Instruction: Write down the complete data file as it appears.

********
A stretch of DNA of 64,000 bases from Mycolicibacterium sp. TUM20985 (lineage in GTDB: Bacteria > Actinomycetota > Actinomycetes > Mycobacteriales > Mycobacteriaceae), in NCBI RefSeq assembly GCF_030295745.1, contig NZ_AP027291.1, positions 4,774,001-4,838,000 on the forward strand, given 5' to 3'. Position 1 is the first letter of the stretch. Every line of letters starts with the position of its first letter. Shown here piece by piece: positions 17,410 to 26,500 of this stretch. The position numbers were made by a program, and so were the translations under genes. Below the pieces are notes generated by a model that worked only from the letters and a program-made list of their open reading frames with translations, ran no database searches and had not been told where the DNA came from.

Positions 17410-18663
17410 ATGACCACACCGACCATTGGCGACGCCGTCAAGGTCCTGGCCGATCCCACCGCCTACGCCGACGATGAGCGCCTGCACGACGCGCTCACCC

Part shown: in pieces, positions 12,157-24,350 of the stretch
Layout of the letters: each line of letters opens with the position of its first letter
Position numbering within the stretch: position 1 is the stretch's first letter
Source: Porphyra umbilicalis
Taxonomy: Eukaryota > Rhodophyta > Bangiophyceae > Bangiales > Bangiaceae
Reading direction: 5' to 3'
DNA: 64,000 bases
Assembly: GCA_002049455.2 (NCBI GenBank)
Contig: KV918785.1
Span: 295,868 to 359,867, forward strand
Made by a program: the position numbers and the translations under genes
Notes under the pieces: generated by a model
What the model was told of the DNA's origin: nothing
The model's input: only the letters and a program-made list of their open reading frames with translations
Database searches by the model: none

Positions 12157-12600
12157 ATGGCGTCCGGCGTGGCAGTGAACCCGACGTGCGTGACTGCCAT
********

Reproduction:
A stretch of DNA of 64,000 bases from Mycolicibacterium sp. TUM20985 (lineage in GTDB: Bacteria > Actinomycetota > Actinomycetes > Mycobacteriales > Mycobacteriaceae), in NCBI RefSeq assembly GCF_030295745.1, contig NZ_AP027291.1, positions 4,774,001-4,838,000 on the forward strand, given 5' to 3'. Position 1 is the first letter of the stretch. Every line of letters starts with the position of its first letter. Shown here piece by piece: positions 17,410 to 26,500 of this stretch. The position numbers were made by a program, and so were the translations under genes. Below the pieces are notes generated by a model that worked only from the letters and a program-made list of their open reading frames with translations, ran no database searches and had not been told where the DNA came from.

Positions 17410-18663
17410 ATGACCACACCGACCATTGGCGACGCCGTCAAGGTCCTGGCCGATCCCACCGCCTACGCCGACGATGAGCGCCTGCACGACGCGCTCACCC

Part shown: in pieces, positions 12,157-24,350 of the stretch
Layout of the letters: each line of letters opens with the position of its first letter
Position numbering within the stretch: position 1 is the stretch's first letter
Source: Porphyra umbilicalis
Taxonomy: Eukaryota > Rhodophyta > Bangiophyceae > Bangiales > Bangiaceae
Reading direction: 5' to 3'
DNA: 64,000 bases
Assembly: GCA_002049455.2 (NCBI GenBank)
Contig: KV918785.1
Span: 295,868 to 359,867, forward strand
Made by a program: the position numbers and the translations under genes
Notes under the pieces: generated by a model
What the model was told of the DNA's origin: nothing
The model's input: only the letters and a program-made list of their open reading frames with translations
Database searches by the model: none

Positions 12157-12600
12157 ATGGCGTCCGGCGTGGCAGTGAACCCGACGTGCGTGACTGCCAT